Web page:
Still, Meshaal sounds more moderate these days than he once did. Although he still calls for bigger concessions than Israel is likely to grant, they’re at least within the realm of rational discussion. “There is a position and program that all Palestinians share,” he tells NEWSWEEK. “To accept a Palestinian state on the 1967 borders with Jerusalem as the capital. With the right of return. And this state would have real sovereignty, on the land and on the borders. And with no settlements.” This would fall far short of the drastic goals Hamas’s charter lays out, but Meshaal says his group would accept such an agreement if a majority of Palestinians approved it: “When this program is implemented…we would respect the will of the Palestinian people.” Paul Scham, one of the foremost U.S. experts on Hamas, says he believes that the group’s actual views have evolved away from its rabidly anti-Israel charter, and that Hamas is now prepared to act as Fatah’s silent partner in talks to achieve Palestinian statehood.

To overuse an analogy that has never really been used correctly, Hamas represents an opportunity like Nixon visiting China, or perhaps Sadat visiting Jerusalem.  Engaging Hamas on an official level would not only make strides towards breaking the Fatah-Hamas deadlock (“Definitely we realize that this division and this internal dispute hurts Hamas and the whole Palestinian cause,”) but it would also create an atmosphere in which a settlement could, possibly, be found.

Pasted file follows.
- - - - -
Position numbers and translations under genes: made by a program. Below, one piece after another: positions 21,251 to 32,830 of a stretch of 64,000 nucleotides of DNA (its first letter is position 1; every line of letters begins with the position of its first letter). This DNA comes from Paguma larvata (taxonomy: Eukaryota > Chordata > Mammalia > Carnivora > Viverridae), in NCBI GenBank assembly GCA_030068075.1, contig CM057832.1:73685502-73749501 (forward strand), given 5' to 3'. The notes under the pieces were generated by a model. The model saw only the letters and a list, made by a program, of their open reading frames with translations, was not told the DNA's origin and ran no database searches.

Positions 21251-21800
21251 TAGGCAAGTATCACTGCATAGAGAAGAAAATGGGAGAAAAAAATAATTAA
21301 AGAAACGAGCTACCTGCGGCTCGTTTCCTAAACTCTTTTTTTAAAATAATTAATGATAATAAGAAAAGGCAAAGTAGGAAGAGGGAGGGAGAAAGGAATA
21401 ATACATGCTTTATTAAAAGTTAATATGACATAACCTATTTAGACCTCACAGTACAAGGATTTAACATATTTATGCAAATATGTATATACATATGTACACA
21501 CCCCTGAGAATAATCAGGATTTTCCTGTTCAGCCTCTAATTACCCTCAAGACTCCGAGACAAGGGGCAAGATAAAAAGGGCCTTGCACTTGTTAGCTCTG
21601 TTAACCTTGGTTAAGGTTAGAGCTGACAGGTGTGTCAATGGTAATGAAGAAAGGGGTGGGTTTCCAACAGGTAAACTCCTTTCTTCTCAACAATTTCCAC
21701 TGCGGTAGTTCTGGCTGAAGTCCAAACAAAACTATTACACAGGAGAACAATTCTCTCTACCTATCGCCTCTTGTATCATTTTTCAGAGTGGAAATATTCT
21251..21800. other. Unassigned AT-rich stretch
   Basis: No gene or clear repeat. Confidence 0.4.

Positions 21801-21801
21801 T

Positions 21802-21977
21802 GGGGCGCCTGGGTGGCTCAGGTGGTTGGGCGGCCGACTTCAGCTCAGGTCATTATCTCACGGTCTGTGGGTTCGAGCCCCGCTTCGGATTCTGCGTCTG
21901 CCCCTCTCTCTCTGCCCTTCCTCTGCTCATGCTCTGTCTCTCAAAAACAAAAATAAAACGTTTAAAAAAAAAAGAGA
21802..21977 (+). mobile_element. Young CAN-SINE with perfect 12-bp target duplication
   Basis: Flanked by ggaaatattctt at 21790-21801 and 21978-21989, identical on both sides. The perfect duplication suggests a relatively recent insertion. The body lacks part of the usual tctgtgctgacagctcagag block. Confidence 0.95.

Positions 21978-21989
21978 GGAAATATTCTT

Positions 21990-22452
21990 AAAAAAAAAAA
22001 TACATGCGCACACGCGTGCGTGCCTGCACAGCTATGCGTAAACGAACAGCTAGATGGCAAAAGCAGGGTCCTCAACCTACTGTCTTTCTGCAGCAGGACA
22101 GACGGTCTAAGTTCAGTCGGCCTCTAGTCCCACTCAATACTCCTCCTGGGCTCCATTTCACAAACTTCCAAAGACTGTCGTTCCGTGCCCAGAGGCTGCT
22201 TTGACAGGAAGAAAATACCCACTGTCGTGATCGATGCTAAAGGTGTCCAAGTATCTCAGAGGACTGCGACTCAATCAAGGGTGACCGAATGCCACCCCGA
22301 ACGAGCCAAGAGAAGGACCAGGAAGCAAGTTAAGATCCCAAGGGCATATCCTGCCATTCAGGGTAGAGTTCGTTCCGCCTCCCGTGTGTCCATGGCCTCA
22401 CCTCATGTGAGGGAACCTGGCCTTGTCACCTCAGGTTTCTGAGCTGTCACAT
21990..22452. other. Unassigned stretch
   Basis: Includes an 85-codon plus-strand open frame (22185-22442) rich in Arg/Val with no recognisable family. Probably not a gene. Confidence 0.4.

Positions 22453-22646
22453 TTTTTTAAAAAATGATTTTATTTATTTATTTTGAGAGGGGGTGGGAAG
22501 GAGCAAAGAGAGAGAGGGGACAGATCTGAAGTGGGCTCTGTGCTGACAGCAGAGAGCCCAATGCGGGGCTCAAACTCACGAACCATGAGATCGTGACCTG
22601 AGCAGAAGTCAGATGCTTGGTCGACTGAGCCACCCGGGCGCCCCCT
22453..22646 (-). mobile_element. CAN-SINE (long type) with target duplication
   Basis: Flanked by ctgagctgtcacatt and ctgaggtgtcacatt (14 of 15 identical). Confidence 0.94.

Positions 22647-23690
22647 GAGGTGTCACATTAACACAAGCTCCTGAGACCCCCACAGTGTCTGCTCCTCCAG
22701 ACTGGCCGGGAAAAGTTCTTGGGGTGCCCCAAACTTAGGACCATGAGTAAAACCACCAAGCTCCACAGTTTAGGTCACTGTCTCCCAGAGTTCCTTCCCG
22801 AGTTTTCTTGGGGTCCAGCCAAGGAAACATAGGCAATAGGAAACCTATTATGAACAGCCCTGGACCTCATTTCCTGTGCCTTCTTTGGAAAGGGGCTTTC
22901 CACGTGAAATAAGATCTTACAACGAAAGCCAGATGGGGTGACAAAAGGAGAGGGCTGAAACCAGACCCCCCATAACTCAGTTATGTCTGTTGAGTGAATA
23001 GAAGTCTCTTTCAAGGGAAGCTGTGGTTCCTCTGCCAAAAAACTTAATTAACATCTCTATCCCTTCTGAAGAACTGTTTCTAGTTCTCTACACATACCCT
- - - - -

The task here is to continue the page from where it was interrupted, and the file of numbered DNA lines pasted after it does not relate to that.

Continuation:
Palestinians are in trouble.  Negotiations between the Fatah-led PA and Israel will not result in any reasonable settlement.  Continuing on such a flawed path is only demonstrating the will of Israel to not make peace and the inability (or unwillingness) of the US to push both sides closer to one.  Moreover, the continued isolation of Hamas is only increasing the political schisms in Palestine – a problem that is directly standing in the way of any functional Palestinian state.  Not to mention the disastrous effects America’s flawed West Bank first strategy is having on the people living in Gaza.

As the American-backed peace talks flounder like a fish out of water, US President Obama must make a bold decision to change course.  Invite Israeli PM Netanyahu, Palestinian President Abbas and Mashaal to Washington.  Bring Hamas into the equation.  If the world continues to ignore Hamas, Obama will go down in history as a President who might have had good intentions, but lacked the courage to make real steps towards peace.

Photo from Paldf